Probably, one day, they’ll speak of this as the Oil Age, just as we now talk of the bygone Bronze and Iron Ages. In his new book, Jeff Rubin – former chief economist at CIBC World Markets – charts what he sees as the inevitable (and imminent) end of the oil-powered era. His title signals that he riffs on themes discussed in Thomas Friedman’s popular The World Is Flat. But while Friedman predicts an increasingly globalized world in which developed and developing nations compete on a level playing field (this is the “flatness” to which he refers), Rubin argues that the coming scarcity of oil will divide the world again into more inwardly focused regions.
No longer will we jet off to distant destinations on a whim; no more will we eat imported avocados (except on special occasions); almost done are the days when the vast majority of our manufactured goods are shipped to us on that proverbial slow boat from China. Rubin sees a future in which we increasingly vacation, eat and manufacture locally. High oil prices – he predicts they’ll spike as soon as the economy gets its legs again – will also eviscerate car-oriented suburbs, and push North American commuters out of their vehicles and onto transit.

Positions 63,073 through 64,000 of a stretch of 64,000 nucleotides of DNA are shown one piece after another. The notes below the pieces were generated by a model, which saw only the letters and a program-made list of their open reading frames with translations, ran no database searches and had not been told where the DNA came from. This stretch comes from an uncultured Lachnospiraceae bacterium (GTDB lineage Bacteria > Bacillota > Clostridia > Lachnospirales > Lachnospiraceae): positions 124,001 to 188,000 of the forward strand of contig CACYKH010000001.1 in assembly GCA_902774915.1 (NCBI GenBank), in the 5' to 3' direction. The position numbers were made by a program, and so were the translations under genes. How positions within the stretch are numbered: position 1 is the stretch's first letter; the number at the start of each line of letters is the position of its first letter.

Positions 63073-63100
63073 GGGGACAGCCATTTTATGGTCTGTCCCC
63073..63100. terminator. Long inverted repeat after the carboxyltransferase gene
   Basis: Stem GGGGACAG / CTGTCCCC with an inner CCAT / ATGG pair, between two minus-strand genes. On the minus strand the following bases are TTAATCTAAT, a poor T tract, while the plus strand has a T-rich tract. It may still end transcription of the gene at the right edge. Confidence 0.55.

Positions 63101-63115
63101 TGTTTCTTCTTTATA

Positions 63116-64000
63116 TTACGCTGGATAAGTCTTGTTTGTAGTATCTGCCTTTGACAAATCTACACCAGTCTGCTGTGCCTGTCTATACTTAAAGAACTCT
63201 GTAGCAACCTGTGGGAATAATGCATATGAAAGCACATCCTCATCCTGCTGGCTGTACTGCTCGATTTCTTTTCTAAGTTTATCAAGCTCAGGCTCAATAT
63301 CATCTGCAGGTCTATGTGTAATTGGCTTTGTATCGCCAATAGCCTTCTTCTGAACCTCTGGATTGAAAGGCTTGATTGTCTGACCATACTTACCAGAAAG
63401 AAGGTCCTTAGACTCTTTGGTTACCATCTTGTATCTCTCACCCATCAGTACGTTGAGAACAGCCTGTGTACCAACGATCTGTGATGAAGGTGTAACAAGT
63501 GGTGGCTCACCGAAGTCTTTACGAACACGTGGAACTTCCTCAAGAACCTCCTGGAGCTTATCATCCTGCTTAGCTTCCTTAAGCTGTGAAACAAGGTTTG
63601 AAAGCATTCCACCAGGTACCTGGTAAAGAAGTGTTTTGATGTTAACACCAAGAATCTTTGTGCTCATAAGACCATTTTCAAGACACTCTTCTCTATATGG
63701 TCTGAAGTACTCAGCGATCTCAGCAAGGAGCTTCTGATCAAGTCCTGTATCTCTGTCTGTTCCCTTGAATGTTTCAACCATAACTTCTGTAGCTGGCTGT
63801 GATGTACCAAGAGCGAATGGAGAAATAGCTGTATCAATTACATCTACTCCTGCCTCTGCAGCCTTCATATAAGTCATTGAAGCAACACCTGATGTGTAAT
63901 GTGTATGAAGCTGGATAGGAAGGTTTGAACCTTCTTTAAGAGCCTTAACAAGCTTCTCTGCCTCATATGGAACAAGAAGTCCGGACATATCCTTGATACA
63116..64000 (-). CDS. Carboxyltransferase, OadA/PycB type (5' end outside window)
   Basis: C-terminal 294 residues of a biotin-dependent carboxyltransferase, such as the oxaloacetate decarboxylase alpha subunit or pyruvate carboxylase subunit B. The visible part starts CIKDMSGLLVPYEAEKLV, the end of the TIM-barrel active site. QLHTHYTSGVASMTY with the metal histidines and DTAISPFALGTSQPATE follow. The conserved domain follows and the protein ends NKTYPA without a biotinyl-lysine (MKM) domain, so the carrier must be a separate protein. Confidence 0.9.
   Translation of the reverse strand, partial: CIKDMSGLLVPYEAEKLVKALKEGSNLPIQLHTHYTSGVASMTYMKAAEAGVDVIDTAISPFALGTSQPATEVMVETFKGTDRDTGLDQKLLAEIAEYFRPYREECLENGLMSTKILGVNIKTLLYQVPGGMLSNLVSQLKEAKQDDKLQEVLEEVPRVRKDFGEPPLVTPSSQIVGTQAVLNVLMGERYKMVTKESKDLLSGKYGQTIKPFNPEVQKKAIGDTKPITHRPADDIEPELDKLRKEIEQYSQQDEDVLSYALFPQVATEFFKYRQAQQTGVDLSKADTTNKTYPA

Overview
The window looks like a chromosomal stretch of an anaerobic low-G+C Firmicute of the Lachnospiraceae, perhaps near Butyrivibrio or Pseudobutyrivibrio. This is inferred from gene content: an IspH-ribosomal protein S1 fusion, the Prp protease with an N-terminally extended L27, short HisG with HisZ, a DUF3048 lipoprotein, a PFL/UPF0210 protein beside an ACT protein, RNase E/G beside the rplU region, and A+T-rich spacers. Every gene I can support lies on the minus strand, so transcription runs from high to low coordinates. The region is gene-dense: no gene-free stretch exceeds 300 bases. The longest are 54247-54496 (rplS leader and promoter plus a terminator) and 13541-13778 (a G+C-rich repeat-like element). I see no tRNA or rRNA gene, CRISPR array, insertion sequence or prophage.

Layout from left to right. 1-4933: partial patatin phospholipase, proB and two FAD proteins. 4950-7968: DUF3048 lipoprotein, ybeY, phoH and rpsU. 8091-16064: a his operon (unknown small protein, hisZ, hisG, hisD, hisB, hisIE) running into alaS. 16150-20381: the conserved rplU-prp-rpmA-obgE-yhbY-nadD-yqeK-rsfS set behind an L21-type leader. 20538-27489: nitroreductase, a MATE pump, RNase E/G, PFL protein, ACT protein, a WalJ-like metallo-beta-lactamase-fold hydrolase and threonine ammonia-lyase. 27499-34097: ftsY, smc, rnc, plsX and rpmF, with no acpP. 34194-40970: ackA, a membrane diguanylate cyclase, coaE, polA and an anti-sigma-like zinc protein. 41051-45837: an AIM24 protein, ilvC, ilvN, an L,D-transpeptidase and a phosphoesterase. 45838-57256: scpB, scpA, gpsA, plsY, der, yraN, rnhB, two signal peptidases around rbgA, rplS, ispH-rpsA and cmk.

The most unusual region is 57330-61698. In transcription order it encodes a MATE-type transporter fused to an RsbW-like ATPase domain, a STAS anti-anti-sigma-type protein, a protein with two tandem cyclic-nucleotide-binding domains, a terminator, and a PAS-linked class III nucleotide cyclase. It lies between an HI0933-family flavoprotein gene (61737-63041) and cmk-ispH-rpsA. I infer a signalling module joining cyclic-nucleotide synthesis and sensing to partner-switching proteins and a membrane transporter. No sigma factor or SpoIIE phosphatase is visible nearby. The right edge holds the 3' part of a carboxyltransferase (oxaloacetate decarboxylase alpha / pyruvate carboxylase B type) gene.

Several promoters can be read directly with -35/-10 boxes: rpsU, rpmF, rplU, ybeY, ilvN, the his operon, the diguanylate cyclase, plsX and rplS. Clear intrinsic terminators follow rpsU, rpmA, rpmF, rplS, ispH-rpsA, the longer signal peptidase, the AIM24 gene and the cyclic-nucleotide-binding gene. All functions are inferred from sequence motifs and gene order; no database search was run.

Rubin (BA 1977 Innis) discusses possible alternate energy sources, from coal to nuclear, ethanol, wind, solar and geothermal, but barring a striking innovation – which he concedes is possible – he sees our world contracting without cheap, portable oil to fuel it. “Put less vacation travel, less business travel and less air freight together, and all those newly built airports… will soon become gleaming mausoleums to a past age of cheap and abundant energy.” The picture he paints is not apocalyptic – we will adjust to the new norm – but in Rubin’s view, we who have become used to more will soon have to content ourselves with a lot less.